Gregory Clark writes,

Millenia of living in stable societies, under tight Malthusian pressures that rewarded effort, accumulation, and fertility limitation, encouraged the development of cultural forms–in terms of work inputs, time preference, and family formation–which facilitated modern economic growth.

This is from his forthcoming book. Clark argues that the Industrial Revolution first took off in England because its population was slightly ahead of the rest of the world in bourgeois virtues (to use Deirdre McCloskey’s term), literacy, and numeracy. He avoids using the term IQ.

It comes out in September. In addition to predicting that Anglospherists, Bryan Caplan, and Steve Sailer will appreciate Clark’s book, I strongly recommend it to anyone looking for a topic for a Ph.D dissertation. Each chapter contains provocative analysis based on interesting but limited empirical work, which cries out for further study.

On the book jacket, Tyler Cowen is quoted as saying that Clark’s book “may just prove to be the next blockbuster in economics.” Indeed it is, if nothing else because of the clever ways that Clark uses data to try argue his points. However, neither Tyler nor I are entirely persuaded. Responding to one of Tyler’s posts, I wrote,

Clark claims that these changes were due to natural selection of personality traits, rather than institutional changes. I would think that if this were true, one would tend to find smooth, exponential improvement. If institutions were important, one would be more likely to see jumps and plateaus.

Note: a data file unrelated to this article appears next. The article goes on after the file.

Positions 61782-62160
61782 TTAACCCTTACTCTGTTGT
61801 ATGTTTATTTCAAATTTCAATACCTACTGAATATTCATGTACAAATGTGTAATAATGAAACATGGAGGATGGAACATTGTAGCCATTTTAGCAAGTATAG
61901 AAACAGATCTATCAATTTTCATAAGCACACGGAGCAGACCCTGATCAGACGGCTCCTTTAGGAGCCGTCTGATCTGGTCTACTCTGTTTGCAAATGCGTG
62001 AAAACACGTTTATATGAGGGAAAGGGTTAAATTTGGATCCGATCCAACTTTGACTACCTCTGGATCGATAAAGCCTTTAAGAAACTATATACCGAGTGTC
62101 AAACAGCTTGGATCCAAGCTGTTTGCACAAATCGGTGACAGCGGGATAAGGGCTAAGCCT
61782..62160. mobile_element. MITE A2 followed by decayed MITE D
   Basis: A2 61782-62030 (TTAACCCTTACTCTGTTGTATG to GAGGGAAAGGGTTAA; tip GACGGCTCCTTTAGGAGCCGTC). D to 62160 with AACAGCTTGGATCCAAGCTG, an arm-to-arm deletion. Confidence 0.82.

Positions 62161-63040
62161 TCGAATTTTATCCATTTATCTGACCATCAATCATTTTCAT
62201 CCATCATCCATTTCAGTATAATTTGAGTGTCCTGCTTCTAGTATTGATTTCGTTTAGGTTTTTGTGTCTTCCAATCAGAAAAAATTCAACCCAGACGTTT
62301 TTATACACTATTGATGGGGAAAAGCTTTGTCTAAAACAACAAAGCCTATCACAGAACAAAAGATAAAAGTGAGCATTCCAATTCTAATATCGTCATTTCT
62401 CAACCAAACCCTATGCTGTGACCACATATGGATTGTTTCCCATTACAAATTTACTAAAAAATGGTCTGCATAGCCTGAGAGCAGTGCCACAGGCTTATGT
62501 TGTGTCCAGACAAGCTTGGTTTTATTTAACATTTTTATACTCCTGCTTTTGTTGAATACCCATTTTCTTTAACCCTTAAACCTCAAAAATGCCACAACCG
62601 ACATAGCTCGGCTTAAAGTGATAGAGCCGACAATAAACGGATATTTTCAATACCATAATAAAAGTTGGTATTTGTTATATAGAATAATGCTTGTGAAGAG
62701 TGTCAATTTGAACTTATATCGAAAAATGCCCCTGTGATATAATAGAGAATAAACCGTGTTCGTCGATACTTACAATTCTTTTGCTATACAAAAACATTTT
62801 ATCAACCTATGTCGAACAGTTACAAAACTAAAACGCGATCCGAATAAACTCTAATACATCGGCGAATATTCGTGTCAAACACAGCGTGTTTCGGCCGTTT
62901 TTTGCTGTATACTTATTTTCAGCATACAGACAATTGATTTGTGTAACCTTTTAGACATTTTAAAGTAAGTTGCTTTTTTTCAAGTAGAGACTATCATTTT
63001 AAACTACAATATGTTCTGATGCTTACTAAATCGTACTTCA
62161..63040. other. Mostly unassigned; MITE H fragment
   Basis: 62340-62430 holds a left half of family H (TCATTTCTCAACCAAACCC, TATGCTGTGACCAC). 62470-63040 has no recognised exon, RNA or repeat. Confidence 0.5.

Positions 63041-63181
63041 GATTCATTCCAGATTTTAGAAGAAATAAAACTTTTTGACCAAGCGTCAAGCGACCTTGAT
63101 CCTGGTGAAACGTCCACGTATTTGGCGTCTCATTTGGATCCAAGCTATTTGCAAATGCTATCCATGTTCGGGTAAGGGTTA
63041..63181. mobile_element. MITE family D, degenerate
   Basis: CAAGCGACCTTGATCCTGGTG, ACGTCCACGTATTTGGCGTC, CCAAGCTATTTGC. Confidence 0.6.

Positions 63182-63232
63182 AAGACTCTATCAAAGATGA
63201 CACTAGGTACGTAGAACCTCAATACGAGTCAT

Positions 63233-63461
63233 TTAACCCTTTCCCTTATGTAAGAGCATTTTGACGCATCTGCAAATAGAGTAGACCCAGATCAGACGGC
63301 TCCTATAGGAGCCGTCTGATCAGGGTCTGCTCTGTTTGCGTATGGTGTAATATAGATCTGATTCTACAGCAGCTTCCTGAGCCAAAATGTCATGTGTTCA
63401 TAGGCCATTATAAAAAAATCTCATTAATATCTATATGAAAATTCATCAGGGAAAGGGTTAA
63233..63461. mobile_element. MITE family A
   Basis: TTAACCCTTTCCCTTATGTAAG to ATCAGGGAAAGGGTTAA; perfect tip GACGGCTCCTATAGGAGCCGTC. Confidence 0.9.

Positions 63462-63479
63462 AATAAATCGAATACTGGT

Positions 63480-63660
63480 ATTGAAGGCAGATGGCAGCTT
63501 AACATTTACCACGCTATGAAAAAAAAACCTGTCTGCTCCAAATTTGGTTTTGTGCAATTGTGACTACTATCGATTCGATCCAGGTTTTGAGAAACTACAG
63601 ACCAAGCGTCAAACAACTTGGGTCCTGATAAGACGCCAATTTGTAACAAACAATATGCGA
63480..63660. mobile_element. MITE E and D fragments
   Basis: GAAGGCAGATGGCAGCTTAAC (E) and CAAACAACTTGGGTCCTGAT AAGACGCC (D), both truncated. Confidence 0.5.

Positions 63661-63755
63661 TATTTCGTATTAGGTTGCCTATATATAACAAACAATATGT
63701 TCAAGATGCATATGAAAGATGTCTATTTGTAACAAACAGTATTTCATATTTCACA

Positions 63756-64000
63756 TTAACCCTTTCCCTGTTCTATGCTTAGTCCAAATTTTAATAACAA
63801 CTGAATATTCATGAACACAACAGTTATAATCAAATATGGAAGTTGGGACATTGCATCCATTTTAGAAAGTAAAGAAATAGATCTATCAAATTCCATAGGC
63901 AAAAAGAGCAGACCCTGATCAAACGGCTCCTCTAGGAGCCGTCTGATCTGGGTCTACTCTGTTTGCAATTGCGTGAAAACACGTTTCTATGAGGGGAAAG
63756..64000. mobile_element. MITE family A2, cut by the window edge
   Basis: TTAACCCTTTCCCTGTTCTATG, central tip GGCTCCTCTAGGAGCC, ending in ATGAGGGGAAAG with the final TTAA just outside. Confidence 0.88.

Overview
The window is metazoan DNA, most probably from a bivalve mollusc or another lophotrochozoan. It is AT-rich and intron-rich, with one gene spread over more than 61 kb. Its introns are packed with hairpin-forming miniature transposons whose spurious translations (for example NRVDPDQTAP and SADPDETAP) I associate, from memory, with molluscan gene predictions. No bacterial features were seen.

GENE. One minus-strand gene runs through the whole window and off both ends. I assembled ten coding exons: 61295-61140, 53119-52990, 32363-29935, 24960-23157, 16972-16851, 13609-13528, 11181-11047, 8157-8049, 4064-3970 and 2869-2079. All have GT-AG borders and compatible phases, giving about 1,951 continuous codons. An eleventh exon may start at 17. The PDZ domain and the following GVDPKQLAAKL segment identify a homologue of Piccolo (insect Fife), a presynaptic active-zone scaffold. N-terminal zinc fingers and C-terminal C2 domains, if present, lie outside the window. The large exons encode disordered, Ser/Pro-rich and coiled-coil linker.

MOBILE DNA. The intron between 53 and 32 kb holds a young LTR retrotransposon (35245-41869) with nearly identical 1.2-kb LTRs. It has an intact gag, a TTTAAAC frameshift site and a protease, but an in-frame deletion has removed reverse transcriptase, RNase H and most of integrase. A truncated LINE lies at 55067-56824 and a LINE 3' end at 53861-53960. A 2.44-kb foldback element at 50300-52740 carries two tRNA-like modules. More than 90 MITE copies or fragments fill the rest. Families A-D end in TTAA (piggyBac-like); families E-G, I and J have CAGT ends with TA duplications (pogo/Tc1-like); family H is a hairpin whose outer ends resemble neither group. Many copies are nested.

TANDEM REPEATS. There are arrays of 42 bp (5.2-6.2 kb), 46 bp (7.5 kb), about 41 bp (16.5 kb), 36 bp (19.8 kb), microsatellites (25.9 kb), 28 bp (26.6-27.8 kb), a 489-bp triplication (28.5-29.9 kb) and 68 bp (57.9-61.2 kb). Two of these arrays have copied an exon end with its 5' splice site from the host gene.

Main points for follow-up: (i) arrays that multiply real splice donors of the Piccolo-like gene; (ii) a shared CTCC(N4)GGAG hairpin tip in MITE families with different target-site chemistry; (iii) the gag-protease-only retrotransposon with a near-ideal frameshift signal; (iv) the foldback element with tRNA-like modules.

Clark makes exactly such a claim. In chapter 12, he writes,

The appearance of a sudden shock to the economic system was created instead by accidents and contingencies. In particular the enormous population growth in England after 1760, Britain’s military successes in the Revolutionary and Napoleonic wars, and the development of the United States all contributed to the appearance of abrupt departure, as opposed to the continuation of more gradual changes.

In another post, I wrote,

I wonder how to reconcile Clark’s views with those of William Lewis (The Power of Productivity), who says that you can take an unskilled man from Latin America and turn him into a highly productive construction worker simply by moving him to the United States and putting him to work under American management practices.

This question occurred to me again while reading my pre-publication copy of Clark’s book.

I am highly tempted to write a very, very long review essay. For this post, I will resist temptation and stop here.